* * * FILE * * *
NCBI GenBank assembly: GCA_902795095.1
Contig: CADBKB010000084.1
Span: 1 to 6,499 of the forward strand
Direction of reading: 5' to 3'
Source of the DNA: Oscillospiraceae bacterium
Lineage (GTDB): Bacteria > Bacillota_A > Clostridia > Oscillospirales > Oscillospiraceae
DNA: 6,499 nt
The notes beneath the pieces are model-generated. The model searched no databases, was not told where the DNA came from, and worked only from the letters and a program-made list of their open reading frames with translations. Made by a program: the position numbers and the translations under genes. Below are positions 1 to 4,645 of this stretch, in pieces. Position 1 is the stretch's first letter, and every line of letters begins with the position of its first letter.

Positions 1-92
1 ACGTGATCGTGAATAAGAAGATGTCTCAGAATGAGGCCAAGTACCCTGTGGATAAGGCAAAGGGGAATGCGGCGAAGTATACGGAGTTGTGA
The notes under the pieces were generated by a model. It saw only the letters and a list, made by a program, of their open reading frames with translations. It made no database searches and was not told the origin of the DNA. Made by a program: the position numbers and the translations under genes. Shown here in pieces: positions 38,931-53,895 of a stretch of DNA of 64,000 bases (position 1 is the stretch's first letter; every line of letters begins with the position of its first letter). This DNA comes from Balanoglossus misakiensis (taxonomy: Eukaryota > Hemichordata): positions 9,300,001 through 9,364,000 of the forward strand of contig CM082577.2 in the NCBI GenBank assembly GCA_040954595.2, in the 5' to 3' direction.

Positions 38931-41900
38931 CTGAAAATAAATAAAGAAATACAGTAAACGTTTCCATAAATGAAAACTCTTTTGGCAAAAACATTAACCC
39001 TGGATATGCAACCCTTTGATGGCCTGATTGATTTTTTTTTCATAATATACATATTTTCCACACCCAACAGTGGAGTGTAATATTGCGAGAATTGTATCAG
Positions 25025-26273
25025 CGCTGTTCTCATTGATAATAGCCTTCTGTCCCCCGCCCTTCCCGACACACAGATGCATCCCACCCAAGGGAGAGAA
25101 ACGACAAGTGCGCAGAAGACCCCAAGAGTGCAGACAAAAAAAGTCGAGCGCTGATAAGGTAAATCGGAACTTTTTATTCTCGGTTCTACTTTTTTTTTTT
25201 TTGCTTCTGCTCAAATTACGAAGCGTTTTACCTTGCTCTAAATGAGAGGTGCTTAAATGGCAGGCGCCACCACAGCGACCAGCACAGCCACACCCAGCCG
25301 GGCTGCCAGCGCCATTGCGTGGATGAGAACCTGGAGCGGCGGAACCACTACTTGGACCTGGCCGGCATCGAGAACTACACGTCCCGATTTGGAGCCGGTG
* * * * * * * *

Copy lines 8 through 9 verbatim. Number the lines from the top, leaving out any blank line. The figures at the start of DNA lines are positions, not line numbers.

The notes beneath the pieces are model-generated. The model searched no databases, was not told where the DNA came from, and worked only from the letters and a program-made list of their open reading frames with translations. Made by a program: the position numbers and the translations under genes. Below are positions 1 to 4,645 of this stretch, in pieces. Position 1 is the stretch's first letter, and every line of letters begins with the position of its first letter.

Positions 1-92